In 2019, CRG added 31 new employees, for an increase of 48% to previous staff. This was a record percentage increase in one year and brought CRG’s total employee count (excluding affiliates and subsidiaries) to 95. The growth in staff was needed to support a variety of new contract awards. Staff were also added in a variety of technical areas in order to both broaden and deepen the company’s core competencies. In addition, CRG added some key executive positions and a few business staff to support the growing contract base.
In mid-2017 Dr. Patrick Hood, CEO, challenged the organization to double its 2016 revenue by 2019 by focusing on strategic planning, technical and programmatic excellence, and organizational design. CRG achieved 85% growth over this period, slightly less that the original goal, but has positioned the organization for continued growth into 2020 and beyond.
According to Dr. Hood, “The growth we achieved in 2019 was the result of our team delivering strong technically, the addition of key strategic partners to support our efforts, and restructuring our government reimbursement rates so we can be competitive not just in R&D activities but also in production, technical services and in programs where we have large pass-through costs for key subcontractors.”
On the technical front, 2019 saw growth in four principal areas in which CRG demonstrated strong technical results in the past. First, in the field of aerospace systems, CRG was awarded several contracts for which they were able to leverage previously demonstrated technology. Two of these programs required CRG to rapidly design, build and test aircraft with unique capabilities – both of which were successful. Second, in the field of sensor technology, CRG was awarded contracts to develop both garment-integrated and small pod-like biosensors to monitor the health of military personnel and monitor their environment for toxic materials.
Third, CRG’s proprietary high-temperature resin system was successfully used to fabricate structural composites at laboratory scale. The primary value proposition for this material system is reduction in the cost and manufacturing time to fabricate high-temperature composites. Finally, the fourth area of growth was in the design and fabrication of next-generation safe, high-capacity, rechargeable battery technology and the systems that depend on them.
“With the growth we experienced last year and a strengthening sales backlog, we needed to reorganize the company to support further growth. In addition, we’re out of space, so we’ve needed to accelerate our plans for expansion.” Dr. Hood added, “2020 is shaping up to be a very exciting year for CRG.”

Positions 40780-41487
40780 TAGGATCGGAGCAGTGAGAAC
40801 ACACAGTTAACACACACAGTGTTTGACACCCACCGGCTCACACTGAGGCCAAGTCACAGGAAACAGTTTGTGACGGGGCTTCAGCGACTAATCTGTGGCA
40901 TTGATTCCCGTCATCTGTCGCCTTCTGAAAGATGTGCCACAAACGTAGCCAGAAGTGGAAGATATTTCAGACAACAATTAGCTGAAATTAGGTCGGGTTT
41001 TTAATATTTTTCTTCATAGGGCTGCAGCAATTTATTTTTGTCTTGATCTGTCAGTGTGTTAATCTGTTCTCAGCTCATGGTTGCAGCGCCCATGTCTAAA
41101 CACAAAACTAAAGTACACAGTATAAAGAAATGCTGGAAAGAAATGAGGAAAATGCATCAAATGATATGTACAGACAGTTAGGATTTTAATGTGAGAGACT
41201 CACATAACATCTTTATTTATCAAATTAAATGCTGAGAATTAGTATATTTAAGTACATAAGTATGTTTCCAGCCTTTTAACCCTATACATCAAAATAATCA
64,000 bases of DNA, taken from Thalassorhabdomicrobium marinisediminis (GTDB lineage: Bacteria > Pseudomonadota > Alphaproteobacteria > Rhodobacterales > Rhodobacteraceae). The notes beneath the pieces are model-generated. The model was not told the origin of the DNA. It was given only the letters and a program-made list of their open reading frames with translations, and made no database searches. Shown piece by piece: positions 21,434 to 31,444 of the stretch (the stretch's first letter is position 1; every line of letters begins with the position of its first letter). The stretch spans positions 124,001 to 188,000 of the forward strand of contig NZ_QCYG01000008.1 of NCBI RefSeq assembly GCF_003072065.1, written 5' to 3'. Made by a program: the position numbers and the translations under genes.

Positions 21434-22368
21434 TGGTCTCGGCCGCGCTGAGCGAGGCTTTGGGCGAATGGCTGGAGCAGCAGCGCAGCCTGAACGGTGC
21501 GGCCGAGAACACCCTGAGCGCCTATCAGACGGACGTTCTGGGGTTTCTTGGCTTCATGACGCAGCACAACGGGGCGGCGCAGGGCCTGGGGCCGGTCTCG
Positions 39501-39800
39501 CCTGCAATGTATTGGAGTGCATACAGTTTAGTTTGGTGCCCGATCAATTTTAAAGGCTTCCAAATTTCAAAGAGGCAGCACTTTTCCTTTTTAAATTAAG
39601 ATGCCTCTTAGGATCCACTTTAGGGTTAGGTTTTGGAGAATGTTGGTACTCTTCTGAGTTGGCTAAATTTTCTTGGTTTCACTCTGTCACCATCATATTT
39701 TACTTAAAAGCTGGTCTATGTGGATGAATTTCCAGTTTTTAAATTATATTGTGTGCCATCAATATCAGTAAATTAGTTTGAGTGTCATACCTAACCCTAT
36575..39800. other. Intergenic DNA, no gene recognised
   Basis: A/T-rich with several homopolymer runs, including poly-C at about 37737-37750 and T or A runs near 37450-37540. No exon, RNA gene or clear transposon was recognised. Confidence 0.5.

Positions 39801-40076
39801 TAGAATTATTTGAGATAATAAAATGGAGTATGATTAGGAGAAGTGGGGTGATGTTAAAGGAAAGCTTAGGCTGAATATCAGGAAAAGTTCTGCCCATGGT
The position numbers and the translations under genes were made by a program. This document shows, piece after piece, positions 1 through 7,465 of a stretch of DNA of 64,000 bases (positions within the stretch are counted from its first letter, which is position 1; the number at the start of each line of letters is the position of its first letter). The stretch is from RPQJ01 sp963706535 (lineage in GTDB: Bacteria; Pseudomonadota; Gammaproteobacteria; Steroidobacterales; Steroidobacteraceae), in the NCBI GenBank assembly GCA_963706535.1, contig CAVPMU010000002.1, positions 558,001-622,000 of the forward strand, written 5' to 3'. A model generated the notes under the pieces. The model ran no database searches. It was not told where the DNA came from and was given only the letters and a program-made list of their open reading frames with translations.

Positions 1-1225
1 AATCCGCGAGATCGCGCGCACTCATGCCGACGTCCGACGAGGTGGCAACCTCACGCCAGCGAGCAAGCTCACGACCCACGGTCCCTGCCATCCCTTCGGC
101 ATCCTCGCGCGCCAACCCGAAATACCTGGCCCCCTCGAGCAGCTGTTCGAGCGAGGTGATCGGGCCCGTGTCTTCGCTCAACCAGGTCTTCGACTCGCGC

On January 31, 2020, CRG made the front page of the Dayton Daily News as it closed on a 60 acre site in Miami Township. Titled “Defense firm adding 250 jobs, ‘actively hiring’ after land buy,” the article covers CRG’s plans to renovate an empty manufacturing building at 8821 Washington Church Road as part of a $10 million expansion.
CRG CEO Dr. Patrick Hood said “This property has the space to expand our development and production capacity as well as plenty of acreage to build out a campus to support additional growth.” Once the new building is fully occupied, the Miamisburg site on Earl Boulevard will be used for composites development and manufacturing. Read the full article here.
In January of 2020, CRG established its new Power and Energy Center (PEC). This new center lets CRG focus on rapidly expanding technologies such as advanced battery cell chemistries, cell fabrication, hybrid electric systems, wearable power technologies, power generation systems, advanced energy storage systems, power management, and distribution and conversion technologies.
The PEC already has multiple systems progressing towards procurement and is conducting research for the DoD, NASA and DHS. The rapid successes taking place in this center have led to the company to begin standing up battery cell production at the new facility that was recently acquired.
The PEC team includes electrical engineers, chemical engineers, software engineers and electrochemists led by PEC Vice President, Brian Henslee. Read more about the PEC here.
On January 28, 2020 CRG acquired new facilities located on Washington Church Rd. in Miamisburg Township. Because of the company’s rapid growth last year (48% increase in staff) and growth projected over the next few years, they required more space for offices, production lines and labs. See DBJ Covers CRG’s Plans to Expand.
This new property more than triples CRG’s facility space. The building is fully climate controlled, with a total of 174,000 sq ft. Located on 60 acres, the new facility adds 126,000 sq ft of manufacturing or production space, 36,000 sq ft of warehouse space, plus 12,000 sq ft of office space. This acquisition leaves room for expansion, including space available for additional new outbuildings. Once the new building is fully occupied, the current space at Earl Blvd. will be used for composites development and manufacturing.
CEO Patrick Hood said, “I am excited to have worked with the Dayton Development Coalition, JobsOhio, Montgomery County and Farmers and Merchants Bank to acquire the property on Washington Church Road. This property will be instrumental in our expansion plans. Our team has developed several new technology platforms rapidly reaching maturity and will require space for both production and added business staff. This property has the space to expand our development and production capacity as well as plenty of acreage to build out a campus to support additional growth.”
CRG also recently leased and moved some of its aerosystems projects into 77,000 sq ft in a building next door to their current space on Earl Blvd. In addition, Advantic, a subsidiary of CRG, has moved into 55,000 sq ft of that extra space next door to support its incredible growth. They tripled their staff in the past year.
After some renovation and re-outfitting, CRG plans to begin moving some activities to their newly acquired building in June.